An important consideration in the planning and budgeting of a wood-framed, multi-story housing project is which type of structural system to employ, specifically for the floor and roof structures. Using a simple lean tool called "Choose By Advantages" supports us in helping clients evaluate these systems for the best fit on a project. This decision-making methodology uses multi-criteria decision-analysis to compare the advantages of a set of alternatives.
Two structural systems recently explored by our team, wood trusses and wood joists, help to demonstrate the evaluation process and illustrate the importance of identifying the system that is most advantageous for a particular project.
- 18” deep floor trusses at 2’-0” on center spanning from party wall to party wall
- Bottom of trusses provides flat surface to apply gypsum layers for fire rating of floor
- Mechanical, plumbing, and electrical systems run in between diagonals when perpendicular to the structure and can be "tucked in" to the depth of the structure when running parallel
- MPE systems hosted inside the structural depth require fire-rated assemblies when penetrating the gypsum ceiling membrane
- One consistent plane of fire-rated construction, with no redundant framing and drywall for bulkhead
- Concealed MPE systems inside the system
- Wood joists spaced 16” deep joist at 18” spacing spanning from the party walls to party wall
- Bottom of joists provides flat surface to apply gypsum layers for fire rating of floor
- Mechanical, plumbing, and electrical systems run underneath the joists when running perpendicular to the structure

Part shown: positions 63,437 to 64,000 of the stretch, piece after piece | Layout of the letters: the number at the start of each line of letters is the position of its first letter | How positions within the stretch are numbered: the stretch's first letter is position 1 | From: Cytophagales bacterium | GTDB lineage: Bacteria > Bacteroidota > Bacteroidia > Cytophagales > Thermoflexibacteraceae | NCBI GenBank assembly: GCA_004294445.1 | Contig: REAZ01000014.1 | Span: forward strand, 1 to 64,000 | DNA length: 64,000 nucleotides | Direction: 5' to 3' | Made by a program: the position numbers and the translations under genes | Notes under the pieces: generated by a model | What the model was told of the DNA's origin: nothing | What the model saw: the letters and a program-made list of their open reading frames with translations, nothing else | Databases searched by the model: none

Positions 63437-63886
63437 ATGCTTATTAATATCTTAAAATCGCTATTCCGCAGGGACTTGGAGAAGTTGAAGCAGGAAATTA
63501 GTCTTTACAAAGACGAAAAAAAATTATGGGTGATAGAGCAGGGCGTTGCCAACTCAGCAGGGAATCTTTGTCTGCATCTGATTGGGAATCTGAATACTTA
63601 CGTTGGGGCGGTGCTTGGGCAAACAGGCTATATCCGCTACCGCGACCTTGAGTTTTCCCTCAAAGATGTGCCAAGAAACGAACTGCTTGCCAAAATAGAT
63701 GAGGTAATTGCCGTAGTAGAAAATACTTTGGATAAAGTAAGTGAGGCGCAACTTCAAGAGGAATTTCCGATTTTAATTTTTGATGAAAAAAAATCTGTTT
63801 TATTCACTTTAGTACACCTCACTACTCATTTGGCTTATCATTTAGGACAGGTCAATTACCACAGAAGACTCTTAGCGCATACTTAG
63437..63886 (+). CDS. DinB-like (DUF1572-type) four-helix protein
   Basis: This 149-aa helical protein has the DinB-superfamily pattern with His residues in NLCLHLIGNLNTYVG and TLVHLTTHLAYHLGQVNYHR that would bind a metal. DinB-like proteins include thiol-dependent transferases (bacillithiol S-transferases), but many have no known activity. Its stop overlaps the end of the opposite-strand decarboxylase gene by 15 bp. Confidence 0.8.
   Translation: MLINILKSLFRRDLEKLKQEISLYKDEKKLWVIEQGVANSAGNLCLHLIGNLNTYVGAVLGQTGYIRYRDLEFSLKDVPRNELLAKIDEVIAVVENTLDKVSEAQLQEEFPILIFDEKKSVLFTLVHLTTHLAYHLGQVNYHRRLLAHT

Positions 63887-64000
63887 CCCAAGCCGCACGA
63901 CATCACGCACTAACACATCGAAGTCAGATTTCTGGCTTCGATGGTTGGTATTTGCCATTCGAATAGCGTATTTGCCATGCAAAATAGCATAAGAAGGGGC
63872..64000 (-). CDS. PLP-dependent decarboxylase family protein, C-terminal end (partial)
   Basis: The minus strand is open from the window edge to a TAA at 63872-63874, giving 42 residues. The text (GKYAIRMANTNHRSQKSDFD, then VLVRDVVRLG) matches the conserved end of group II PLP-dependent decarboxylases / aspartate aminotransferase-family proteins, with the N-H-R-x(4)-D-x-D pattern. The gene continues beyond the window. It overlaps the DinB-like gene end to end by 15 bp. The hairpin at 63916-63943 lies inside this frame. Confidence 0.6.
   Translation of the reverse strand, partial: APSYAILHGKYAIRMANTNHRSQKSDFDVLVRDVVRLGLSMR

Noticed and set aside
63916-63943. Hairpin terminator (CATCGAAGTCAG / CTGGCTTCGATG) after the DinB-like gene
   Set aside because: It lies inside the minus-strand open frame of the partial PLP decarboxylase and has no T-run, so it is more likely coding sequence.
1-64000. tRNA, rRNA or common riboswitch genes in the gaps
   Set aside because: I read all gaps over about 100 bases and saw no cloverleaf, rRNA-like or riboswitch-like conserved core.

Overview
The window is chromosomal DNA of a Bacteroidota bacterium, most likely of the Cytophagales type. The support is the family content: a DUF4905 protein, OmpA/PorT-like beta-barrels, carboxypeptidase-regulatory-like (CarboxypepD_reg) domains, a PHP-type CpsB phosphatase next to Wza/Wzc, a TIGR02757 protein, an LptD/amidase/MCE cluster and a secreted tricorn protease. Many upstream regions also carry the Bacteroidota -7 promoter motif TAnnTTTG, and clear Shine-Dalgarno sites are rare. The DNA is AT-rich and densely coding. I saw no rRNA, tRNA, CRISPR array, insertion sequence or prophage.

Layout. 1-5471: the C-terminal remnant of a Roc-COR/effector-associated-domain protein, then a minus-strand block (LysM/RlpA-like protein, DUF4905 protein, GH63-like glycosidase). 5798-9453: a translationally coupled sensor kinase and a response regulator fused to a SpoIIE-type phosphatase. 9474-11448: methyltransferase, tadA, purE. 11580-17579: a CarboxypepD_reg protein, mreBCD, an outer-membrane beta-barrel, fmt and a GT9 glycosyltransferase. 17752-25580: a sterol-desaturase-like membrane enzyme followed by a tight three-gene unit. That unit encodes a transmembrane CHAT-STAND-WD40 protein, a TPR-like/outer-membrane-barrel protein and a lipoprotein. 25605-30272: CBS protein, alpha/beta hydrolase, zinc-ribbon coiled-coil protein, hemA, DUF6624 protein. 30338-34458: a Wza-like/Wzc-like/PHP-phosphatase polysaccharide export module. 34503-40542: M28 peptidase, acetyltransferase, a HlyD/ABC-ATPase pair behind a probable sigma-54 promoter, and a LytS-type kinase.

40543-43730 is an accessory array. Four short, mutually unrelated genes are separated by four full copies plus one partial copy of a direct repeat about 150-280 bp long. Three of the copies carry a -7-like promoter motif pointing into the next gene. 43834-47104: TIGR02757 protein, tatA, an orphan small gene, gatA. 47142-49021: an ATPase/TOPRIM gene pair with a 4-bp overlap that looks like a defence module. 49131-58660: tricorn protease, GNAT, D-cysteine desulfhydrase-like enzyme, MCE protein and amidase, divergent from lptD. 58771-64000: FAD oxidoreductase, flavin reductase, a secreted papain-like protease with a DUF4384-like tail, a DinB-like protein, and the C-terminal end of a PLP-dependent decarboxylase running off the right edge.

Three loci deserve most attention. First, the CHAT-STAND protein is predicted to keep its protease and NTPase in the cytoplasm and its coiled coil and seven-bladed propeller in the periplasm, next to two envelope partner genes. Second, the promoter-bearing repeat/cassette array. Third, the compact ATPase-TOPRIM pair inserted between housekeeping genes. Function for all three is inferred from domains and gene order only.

- MPE systems hosted outside the structure depth require a drop ceiling or bulkhead to conceal the systems.
- Higher ceiling heights where MPE systems are not required. In this design, MPE systems are typically carried in a drop-ceiling in the service area of the unit (bathrooms, closets, etc.) and the balance of the unit can have higher ceilings
- MPE penetrations do not require rated penetrations. MPE systems to do not interrupt the fire-rated floor or ceiling assembly. Less maintenance and Contractor can establish structural rating integrity prior to MPE system installation
- If exposed MPE systems are compatible with the aesthetic of the design, extra bulkheads and framing can be eliminated
Factors such as prevalence of material supply (joists vs trusses), familiarity of the system by general contractors, regularity of the unit geometries, and the client's desired aesthetics for the space, will impact the determination of which system is more advantageous. In a recent project, the client desired a consistent ceiling height and concealed MPE systems, and the general contractor demonstrated considerable savings by omitting extra bulkheads and framing. Therefore, the wood truss system was chosen.
Our goal in this endeavor is to clearly communicate the advantages of multiple systems to our clients, allowing them to make a decision that aligns with their goals for a particular project.